Simple Compiler (Syrup)syrup

A simple compiler, named Syrup, was written in matlab (also runs in Octave) to make programming easier. A source code is assembled into a mif file, which can be read by the ram block. The link between the mif file and the Pancake cpu ram block is implemented with a synthesis directive in the same statement as the memory declaration and before the semicolon which terminates the declaration.
reg [DWIDTH-1:0] mem [WORDS-1:0] /* synthesis ram_init_file = " test_stack_machine.mif" */ ;
Search for /* synthesis ram_init_file in the verilog file containing the cpu and modify the mif name.

If you change the mif file by recompiling (but keep the mif file name the same), then you can change the memory contents without having to rebuild the whole project:
(1) Click Update Memory Initialization File on the Processing menu.
(2) After using this option, run the QuartusII Assembler (Processing menu...Start...Start Assembler) to generate new programming files for the device.

The compiler_v1_15 syntax is stack based and written in Matlab (version 1.0, compiler_v1_12). A description follows:

The compiler generates code to initialize the return stack and then jumps to main.
Code starts executing at memory location zero, but your program starts at main:.
The return stack is allocated in high memory, with variables just below. There is no collision detection between code and variables.
Note that the parser is really stupid! No are spaces allowed between equal sign and variable name. No spaces allowed in indexed variable syntax.

Compiler wish list: Local variables, nested inlines, "include", variable/array initialization

Compiler Example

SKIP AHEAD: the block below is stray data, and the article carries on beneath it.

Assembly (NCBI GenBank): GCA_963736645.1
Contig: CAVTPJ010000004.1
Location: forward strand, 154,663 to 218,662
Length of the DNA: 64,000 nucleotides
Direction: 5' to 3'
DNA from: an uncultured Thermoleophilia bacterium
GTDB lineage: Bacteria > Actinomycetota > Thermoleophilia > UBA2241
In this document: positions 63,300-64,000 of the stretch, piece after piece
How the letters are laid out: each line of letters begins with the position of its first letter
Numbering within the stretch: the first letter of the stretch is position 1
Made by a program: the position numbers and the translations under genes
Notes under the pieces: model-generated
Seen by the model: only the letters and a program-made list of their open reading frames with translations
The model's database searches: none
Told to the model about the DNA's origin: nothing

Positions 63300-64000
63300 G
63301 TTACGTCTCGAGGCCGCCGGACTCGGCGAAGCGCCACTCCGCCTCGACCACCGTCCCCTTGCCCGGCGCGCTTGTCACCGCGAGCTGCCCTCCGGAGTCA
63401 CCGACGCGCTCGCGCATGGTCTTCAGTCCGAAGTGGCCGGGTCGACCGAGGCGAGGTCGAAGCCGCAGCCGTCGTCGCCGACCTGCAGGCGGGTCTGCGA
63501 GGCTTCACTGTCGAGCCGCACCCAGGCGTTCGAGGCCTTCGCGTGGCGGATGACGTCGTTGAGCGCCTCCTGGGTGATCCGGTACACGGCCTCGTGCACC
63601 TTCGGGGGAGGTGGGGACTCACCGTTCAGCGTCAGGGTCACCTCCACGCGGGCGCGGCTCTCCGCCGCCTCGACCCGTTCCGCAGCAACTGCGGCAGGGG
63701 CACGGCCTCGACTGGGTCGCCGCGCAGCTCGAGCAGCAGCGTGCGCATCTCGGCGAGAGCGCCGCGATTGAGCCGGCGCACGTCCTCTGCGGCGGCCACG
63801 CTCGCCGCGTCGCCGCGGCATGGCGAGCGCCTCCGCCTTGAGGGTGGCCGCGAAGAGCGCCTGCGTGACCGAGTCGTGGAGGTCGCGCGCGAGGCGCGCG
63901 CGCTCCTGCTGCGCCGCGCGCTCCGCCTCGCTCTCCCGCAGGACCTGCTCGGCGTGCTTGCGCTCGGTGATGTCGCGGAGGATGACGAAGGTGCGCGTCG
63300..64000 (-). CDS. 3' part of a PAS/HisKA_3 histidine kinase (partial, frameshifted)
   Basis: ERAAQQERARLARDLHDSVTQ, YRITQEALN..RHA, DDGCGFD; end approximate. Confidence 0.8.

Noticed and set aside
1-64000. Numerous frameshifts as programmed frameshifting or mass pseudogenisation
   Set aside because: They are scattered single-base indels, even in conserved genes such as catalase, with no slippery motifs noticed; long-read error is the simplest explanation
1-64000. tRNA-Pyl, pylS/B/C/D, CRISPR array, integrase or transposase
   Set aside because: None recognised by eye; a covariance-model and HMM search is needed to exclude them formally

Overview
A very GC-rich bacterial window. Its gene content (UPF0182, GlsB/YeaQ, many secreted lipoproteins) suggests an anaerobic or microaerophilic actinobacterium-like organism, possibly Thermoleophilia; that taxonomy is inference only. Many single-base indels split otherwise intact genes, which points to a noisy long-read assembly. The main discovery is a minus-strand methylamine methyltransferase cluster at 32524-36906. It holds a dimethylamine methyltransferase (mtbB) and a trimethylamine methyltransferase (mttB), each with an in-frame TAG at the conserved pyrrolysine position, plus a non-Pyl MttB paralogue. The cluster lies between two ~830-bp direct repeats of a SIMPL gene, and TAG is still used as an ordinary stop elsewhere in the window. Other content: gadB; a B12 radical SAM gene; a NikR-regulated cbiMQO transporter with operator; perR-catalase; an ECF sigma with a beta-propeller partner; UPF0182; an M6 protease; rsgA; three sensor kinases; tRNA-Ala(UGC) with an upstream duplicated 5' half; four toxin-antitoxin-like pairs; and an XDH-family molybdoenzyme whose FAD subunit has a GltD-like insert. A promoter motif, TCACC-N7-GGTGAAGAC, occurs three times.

A short example shows how to blink LEDs. It shows the five basic sections of a program:

  1. constant section. This section assigns symbolic names to numerical constants.
  2. variable section. This section defines memory locations to hold 18-bit variables. If a number follows the variable name, then the number defines the size of the array.
  3. inline function definitions. This section allows you to associate arbitrary code with a name. There is no call-return overhead because the code is simply inserted in line.
  4. function entry definitions. This section is necessary because the label handler in the compiler is really stupid. All called functions (not inline) need to be listed here.
  5. program section. This section has the actual code, which in this program below just blinks some LEDs and responds to a button press. The if-then-else construct contains three assembler commands embedded in the compiler code.
; This program demos compiler
; with LED output and button input
; ==================================

constant ; named constants
	key3mask 8
	key2mask 4
	keys 1  ; port 1
	keymask 15 ; 0x0f
	pattern2 255 ; 0xff
	pattern3 15 ; 0x0f
	redLEDs 3 ; port 3
	greenLEDs 2 ; port 2
	forever 1 ; endless loop

; ==================================

	test   ; location to push test data
	counter1   ; outer loop counter
	counter2   ; inner loop counter
; ==================================
inline inc
	1 add

; ================================